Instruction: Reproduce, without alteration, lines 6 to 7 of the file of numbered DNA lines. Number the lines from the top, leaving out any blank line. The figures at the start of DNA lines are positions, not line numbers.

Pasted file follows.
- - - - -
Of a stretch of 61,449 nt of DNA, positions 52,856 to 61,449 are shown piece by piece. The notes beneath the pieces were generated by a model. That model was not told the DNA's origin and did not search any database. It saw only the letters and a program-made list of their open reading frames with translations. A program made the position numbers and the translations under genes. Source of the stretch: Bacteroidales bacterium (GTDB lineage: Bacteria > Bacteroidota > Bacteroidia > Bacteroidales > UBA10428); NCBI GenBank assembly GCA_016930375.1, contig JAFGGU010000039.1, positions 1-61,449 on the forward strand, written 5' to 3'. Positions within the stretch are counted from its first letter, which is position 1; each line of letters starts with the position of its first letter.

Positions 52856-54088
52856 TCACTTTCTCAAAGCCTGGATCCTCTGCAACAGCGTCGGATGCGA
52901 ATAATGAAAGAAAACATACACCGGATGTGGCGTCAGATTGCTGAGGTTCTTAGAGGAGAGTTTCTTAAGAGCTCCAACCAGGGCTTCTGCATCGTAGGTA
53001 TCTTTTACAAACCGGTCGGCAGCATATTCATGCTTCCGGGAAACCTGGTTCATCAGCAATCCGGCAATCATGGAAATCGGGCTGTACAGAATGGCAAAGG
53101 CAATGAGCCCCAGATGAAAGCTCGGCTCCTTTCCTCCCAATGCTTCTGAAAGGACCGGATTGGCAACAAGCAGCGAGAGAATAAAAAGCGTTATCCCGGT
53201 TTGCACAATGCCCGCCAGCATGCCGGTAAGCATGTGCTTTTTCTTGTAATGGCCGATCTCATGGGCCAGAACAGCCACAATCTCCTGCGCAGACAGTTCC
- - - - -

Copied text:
53101 CAATGAGCCCCAGATGAAAGCTCGGCTCCTTTCCTCCCAATGCTTCTGAAAGGACCGGATTGGCAACAAGCAGCGAGAGAATAAAAAGCGTTATCCCGGT
53201 TTGCACAATGCCCGCCAGCATGCCGGTAAGCATGTGCTTTTTCTTGTAATGGCCGATCTCATGGGCCAGAACAGCCACAATCTCCTGCGCAGACAGTTCC